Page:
Please go here to buy the shirt! Then, share pics of yourself or the dad in your life using #247Dad on FacebookTwitter, and Instagram.

Fatherhood leaders > Wear this unique t-shirt to show how proud you are to be a leader. Give it to dads who attend your program or as a graduation gift.

Dads, Moms, & Children > Wear this shirt to show your passion for fatherhood and inspire those around you to live as responsible fathers. Or, give as a gift to a dad you know.

Question > What does being a 24/7 Dad mean to you?

The Father Factor Blog

How You and Your Fatherhood Program Can Get Found Online

In my over three years working with fatherhood leaders and programs, I know you. You're well-intentioned and care about people. You're doing great work with great heart. But, you're too busy doing this great work to talk about the great work. You don't have time, staff, or energy to get started online. So you don't...and no one is seeing your great impact. It bothers me that you aren't getting the attention you deserve. 

I don't have all of the answers. But, it seems to me, if you can get a small start with blogging and social media, you and others can quickly start to see the impact you're having on fathers and families. I'm not talking about celebrity stuff here. I want you and your program to be seen. I want folks around you to see what you're doing and I want it to inspire others to help dads. Let's talk about how you, the super busy fatherhood leader, can get started online.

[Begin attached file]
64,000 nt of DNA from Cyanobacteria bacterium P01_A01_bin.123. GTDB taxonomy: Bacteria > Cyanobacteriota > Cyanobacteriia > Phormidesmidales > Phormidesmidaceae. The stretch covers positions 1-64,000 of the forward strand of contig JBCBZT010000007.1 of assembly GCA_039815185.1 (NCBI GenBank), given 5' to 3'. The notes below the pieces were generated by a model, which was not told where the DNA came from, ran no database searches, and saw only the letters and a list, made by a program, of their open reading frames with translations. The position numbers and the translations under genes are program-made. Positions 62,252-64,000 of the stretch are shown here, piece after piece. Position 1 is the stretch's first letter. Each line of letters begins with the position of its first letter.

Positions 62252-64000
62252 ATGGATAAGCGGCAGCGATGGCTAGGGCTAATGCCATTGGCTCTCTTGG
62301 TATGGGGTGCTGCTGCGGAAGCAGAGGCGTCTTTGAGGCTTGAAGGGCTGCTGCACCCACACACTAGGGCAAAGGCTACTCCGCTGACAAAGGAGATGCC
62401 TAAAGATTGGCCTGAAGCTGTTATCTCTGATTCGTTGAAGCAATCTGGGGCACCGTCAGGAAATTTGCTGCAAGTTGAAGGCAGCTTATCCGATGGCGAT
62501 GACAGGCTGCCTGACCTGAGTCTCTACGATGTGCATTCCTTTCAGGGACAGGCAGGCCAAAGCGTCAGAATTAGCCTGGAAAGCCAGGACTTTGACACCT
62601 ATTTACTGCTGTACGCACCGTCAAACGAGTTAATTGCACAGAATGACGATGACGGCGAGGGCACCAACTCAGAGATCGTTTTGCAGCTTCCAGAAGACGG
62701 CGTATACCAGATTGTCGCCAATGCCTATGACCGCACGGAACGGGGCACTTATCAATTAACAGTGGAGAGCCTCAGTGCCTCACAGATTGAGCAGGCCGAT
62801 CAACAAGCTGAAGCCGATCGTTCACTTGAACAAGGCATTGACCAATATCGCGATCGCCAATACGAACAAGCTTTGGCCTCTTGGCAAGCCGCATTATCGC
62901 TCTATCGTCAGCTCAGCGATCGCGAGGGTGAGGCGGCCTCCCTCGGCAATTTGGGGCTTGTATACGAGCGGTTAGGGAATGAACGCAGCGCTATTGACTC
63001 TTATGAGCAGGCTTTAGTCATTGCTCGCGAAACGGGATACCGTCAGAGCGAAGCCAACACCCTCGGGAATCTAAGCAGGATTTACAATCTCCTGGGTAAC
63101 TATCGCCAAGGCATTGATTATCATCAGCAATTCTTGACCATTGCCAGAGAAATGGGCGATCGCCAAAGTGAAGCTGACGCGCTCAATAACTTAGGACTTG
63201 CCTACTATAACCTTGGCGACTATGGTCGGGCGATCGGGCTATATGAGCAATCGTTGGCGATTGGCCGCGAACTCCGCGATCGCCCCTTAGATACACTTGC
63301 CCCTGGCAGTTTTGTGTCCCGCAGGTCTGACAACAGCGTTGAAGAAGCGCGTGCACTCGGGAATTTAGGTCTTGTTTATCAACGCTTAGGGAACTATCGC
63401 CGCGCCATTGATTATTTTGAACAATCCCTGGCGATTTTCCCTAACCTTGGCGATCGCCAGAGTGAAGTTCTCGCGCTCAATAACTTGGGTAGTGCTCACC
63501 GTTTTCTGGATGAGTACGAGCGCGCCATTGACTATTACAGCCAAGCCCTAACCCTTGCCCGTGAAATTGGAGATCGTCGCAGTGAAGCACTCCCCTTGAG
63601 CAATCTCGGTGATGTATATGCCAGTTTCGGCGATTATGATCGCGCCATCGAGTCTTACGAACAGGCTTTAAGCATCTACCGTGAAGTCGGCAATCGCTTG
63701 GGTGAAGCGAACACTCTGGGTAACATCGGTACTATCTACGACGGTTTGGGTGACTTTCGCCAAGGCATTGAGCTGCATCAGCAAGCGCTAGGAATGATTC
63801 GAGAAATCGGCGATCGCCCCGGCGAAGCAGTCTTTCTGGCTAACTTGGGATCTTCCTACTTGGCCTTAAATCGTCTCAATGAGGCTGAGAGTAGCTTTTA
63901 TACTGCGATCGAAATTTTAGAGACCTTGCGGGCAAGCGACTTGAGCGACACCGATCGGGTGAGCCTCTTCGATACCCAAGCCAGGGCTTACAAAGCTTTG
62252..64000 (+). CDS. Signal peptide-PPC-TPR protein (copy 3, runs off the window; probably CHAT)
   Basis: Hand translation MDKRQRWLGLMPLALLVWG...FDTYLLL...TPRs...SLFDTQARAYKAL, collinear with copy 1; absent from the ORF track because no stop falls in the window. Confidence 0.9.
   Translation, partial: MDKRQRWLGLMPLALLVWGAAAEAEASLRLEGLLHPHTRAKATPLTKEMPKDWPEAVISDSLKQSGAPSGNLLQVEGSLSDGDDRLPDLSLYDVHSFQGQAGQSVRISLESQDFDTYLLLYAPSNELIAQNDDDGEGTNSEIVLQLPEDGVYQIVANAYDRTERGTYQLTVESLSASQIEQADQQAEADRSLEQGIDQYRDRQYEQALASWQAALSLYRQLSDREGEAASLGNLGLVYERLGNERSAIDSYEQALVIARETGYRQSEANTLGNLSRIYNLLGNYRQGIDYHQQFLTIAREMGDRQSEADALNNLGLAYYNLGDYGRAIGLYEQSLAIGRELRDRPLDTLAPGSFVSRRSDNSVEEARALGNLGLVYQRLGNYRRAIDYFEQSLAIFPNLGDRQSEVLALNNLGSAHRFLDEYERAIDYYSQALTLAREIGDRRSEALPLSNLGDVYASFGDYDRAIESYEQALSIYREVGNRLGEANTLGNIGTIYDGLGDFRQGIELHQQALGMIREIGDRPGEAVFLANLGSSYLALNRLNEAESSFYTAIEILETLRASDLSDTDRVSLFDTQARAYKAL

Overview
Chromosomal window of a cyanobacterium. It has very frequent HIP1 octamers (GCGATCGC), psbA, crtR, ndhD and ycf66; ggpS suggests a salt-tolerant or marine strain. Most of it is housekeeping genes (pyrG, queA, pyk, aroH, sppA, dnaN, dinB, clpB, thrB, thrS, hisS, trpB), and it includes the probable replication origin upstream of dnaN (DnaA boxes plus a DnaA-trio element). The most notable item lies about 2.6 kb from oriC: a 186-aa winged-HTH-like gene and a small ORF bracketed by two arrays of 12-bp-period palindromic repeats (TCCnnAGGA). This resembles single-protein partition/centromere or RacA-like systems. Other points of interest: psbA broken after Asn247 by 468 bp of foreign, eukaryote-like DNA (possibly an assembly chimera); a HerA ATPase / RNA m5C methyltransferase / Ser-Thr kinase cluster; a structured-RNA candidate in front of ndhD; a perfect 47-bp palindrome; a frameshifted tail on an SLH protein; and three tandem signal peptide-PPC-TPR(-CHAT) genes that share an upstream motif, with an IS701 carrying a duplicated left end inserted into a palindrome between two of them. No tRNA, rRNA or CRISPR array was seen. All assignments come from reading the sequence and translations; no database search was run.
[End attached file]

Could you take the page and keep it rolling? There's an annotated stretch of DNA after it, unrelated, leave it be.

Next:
Fatherhood Leader > How You Can Get Started Online > How You and Your Fatherhood Program Can Get Found Online

First, let's talk about the why. Why does "getting found" online matter? Because your work inspires other folks to serve dads. It's also nice for you to show your work to potential investors and/or the people who may attend or volunteer for your program. If you can start blogging and doing social media, you will make more impact in your community. Basically, I want folks to see your work and think of you when they think about fatherhood. You are the authority in your area when it comes to fatherhood and family.

Consider this: